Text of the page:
1. Pick a Single Message. Many businesses try to include too many things in an advertisement. Too many words, too many images, too much stuff. And too much of everything leads to an ad that is ineffective.
2. Create a Clear Call to Action. What does your advertiser want users to do once they see it? The likely choice is to click the ad space and go to their website. But you must tell users to do it.
3. Use White Space. White space can help create an ad that people will actually see on the screen. The web can be full of clutter and a cluttered ad will get lost even more. White space is the advertiser’s friend. Studies have shown that a user’s eyes will go to the lightest or brightest areas of the screen first. Facebook advertising has always had a rule that frustrates many advertisers: No more than 20 percent of the space can include text. It’s actually a great design concept and constraint.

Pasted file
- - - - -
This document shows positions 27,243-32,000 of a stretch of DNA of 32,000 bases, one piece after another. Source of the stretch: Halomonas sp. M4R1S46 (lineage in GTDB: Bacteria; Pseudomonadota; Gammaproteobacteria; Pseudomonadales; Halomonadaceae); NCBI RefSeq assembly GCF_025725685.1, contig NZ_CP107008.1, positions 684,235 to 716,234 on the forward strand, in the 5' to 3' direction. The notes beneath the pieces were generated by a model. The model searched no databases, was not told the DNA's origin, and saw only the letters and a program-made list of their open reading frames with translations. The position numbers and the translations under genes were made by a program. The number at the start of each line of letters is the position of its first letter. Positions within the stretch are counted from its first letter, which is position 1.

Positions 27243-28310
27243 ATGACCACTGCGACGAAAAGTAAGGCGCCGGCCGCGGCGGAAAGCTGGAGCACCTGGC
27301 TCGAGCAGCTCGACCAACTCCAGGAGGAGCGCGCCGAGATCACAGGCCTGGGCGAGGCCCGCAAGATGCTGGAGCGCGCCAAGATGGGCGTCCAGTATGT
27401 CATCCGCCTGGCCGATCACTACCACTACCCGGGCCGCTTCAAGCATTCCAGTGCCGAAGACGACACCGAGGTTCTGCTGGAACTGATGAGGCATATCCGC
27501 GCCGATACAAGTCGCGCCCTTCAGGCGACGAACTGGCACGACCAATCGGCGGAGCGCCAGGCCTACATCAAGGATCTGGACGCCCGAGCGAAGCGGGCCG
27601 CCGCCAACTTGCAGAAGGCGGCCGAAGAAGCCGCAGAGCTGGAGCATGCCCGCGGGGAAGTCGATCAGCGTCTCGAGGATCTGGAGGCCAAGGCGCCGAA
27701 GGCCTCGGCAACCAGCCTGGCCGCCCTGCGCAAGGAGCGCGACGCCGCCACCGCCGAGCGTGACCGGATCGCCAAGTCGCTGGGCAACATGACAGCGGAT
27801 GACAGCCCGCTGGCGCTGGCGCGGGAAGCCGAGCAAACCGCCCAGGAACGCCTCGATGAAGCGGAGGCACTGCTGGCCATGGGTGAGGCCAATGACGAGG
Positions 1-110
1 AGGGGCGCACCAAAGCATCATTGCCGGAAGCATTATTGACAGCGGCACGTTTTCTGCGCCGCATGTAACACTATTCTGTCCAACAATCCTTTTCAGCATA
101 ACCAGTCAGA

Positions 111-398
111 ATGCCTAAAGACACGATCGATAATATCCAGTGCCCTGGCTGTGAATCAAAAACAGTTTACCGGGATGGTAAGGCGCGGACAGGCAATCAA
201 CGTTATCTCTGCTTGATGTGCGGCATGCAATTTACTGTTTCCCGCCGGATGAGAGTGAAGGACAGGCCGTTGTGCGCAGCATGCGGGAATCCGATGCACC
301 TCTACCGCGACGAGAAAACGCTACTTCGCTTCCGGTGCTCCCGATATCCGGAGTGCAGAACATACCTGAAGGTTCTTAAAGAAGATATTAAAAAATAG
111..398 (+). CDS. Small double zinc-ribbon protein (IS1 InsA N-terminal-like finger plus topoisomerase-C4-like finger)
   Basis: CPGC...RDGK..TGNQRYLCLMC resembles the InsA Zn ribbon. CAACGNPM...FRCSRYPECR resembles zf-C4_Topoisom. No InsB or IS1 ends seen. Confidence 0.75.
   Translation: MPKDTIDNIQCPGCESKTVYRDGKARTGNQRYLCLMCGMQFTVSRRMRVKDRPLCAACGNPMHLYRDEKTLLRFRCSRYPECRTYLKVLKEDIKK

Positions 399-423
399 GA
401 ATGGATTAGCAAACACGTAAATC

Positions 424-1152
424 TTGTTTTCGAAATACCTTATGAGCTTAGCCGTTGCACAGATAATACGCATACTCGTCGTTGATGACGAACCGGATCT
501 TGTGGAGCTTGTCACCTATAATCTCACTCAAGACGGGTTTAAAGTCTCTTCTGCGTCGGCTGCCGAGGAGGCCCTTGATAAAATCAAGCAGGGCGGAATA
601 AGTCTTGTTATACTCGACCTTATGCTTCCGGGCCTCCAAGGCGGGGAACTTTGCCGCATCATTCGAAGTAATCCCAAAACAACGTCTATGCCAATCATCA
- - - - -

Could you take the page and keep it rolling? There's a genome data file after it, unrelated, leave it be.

4. Do Something Odd or Silly. Sometimes the most memorable ads just break all the rules. They are silly and fun and don’t really seem to go with anything at all. (Think of insurance giant Geico, with the hump day camel.)
5. Use Simple Typography. Web ads are typically small. Use simple typography to aid readability. Opt for a sans serif and try to size the text properly for the space. It needs to be easy to see and read.
6. Give Users Something. Almost as important as a call to action is a gift for users. Every good advertisement will give the user something in return – a giggle, idea for a gift, contest entry, discount or coupon, etc.
7. Pick Images Carefully. Opt for faces or up-close images of products. Avoid images that have complicated patterns or backgrounds. Try this: Say out loud what visual would sum up your advertiser’s concept in a word. That’s your image.